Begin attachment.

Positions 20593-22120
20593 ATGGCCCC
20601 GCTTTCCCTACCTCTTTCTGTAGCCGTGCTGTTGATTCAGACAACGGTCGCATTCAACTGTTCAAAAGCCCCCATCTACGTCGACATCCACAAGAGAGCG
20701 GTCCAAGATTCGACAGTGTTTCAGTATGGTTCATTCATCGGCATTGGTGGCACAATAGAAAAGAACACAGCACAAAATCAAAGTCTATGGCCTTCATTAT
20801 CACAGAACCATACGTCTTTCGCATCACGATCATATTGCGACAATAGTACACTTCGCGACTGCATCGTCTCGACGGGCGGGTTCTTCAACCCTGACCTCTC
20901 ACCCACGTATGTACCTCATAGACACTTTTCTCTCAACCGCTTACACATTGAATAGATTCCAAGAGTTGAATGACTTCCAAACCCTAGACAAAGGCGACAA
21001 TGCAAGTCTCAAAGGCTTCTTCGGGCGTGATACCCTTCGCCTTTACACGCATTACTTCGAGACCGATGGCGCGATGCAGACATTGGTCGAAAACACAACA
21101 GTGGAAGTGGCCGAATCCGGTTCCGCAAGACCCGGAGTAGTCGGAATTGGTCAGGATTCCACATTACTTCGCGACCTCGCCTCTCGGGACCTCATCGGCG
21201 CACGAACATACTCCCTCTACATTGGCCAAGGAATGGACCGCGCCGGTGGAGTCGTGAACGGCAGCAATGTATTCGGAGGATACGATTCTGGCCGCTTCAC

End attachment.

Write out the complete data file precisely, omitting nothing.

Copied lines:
Positions 20593-22120
20593 ATGGCCCC
20601 GCTTTCCCTACCTCTTTCTGTAGCCGTGCTGTTGATTCAGACAACGGTCGCATTCAACTGTTCAAAAGCCCCCATCTACGTCGACATCCACAAGAGAGCG
20701 GTCCAAGATTCGACAGTGTTTCAGTATGGTTCATTCATCGGCATTGGTGGCACAATAGAAAAGAACACAGCACAAAATCAAAGTCTATGGCCTTCATTAT
20801 CACAGAACCATACGTCTTTCGCATCACGATCATATTGCGACAATAGTACACTTCGCGACTGCATCGTCTCGACGGGCGGGTTCTTCAACCCTGACCTCTC
20901 ACCCACGTATGTACCTCATAGACACTTTTCTCTCAACCGCTTACACATTGAATAGATTCCAAGAGTTGAATGACTTCCAAACCCTAGACAAAGGCGACAA
21001 TGCAAGTCTCAAAGGCTTCTTCGGGCGTGATACCCTTCGCCTTTACACGCATTACTTCGAGACCGATGGCGCGATGCAGACATTGGTCGAAAACACAACA
21101 GTGGAAGTGGCCGAATCCGGTTCCGCAAGACCCGGAGTAGTCGGAATTGGTCAGGATTCCACATTACTTCGCGACCTCGCCTCTCGGGACCTCATCGGCG
21201 CACGAACATACTCCCTCTACATTGGCCAAGGAATGGACCGCGCCGGTGGAGTCGTGAACGGCAGCAATGTATTCGGAGGATACGATTCTGGCCGCTTCAC